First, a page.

When I first started this project, I wished to make a plush, and my original inspiration began with Hello Kitty  and recycling the old fabric that I kept from my youth and from what my sister did not need anymore, mostly because I did not keep much to upcycle other than old clothes that I use to patch my new clothes.However, as I kept digging through my materials, I found that the majority of my fabrics ended up majority black or grey tones, and I had very little color in general. Hello Kitty is defined by their pop, childish styles, with minimal blacks and more pastel colors. So I went for a more gothic style, similar to the collaboration between Dollskill x Hello Kitty and Skelanimals  instead. I was also inspired by the colorful designs of BeeZeeArt  and their plush bats to help flesh out what I was going to make.
This design was mainly based on trying to figure out what I could theoretically with my sewing skills, and go from there. Unlike traditional design projects (which are usually based off the designs of a customer), this was mostly a trial and error and sketching design, sketching out various patterns and trying to figure out how I would design this plushie. I didn’t want to do too many “limbs”, because those were intensive and take time. I ended up designing no limbs at all, and instead just make a giant body.Once I figured out what my design was going to be, I decided to begin sewing.
- Plastic grate sheeting
- Fleece white fabric (from old shirt)
- Black fabric (from old scarf)
- Ribbon (assorted, from various clothing)
- Jewelry pieces (assorted)
- 2 Safety Doll Eyes (12mm)
- Polyester Filling
- Polyester Filling Beads (for weight)
- Glue (for touch up)
First, some patterns were cut out onto paper and the fastened to the plastic grating to create the patterns in which to cut fabric out.After the patterns were cut, the pattern was sewn together by hand. Unfortunately, I did not have the foresight to actually photograph my fabrication process, which is a mistake, and something I will always document for later projects.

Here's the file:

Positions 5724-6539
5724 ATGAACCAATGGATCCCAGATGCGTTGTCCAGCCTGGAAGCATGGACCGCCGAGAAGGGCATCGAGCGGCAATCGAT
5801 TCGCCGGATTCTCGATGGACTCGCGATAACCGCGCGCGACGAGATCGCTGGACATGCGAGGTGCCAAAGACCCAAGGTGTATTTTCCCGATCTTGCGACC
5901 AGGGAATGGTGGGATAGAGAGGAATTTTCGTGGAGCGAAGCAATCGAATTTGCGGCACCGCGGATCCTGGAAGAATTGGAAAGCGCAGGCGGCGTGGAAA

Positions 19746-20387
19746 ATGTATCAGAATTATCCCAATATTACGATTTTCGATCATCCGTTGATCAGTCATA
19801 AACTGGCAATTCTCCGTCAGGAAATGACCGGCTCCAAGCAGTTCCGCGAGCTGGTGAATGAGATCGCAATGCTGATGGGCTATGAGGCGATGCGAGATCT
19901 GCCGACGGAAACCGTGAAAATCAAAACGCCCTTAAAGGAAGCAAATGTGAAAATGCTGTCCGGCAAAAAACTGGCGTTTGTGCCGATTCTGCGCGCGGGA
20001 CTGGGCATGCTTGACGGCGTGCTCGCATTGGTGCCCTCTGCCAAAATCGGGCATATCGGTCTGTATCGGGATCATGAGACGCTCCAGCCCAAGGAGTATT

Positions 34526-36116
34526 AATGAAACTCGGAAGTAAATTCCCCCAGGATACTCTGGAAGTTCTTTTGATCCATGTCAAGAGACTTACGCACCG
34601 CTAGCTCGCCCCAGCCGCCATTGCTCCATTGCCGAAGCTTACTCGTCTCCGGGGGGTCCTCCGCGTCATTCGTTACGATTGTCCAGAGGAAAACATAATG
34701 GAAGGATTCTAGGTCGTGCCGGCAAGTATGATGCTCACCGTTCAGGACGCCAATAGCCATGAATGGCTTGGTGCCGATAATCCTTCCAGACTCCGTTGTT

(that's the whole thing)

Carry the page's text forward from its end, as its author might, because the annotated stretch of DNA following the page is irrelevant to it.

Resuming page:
As this project did not require much fabrication other than sewing, the fabrication process was very simple.
Functionally, the plush functioned exactly as I wanted it to. It was soft, and I had plenty of fabric to create interesting designs on its stomach. It was soft and playful, and did not fall apart after triple stitching.
Artistically, the plush came out a little strange, but nothing that I didn’t like. I wished for the “wings” to be bigger, but unfortunately it compromised wing stability; therefore tiny little wings were left on its back like flippers. The ears were a little flat, so I ended up overstuffing them to give the plush a more rounded shape.
I also really enjoy the pear-shaped design of the plush, as I am not skilled with forming limbs (as seen with the wings), but it gave the plush an almost rotund soft figure to contrast its rather macabre design choices of skulls and broken jewelry. Elegant, cute, but a little edgy at times, and I ended up enjoying this final product.
The name Aery was given to invoke a sense of “air” and lightness to the plush.
I attempted to create a bat companion to this plush, unfortunately it ended up not working out as I pleased, and therefore was scrapped due to the small details. In the future, I would like to be able to experiment with more designs and shapes, and perhaps different, contrasting aesthetics.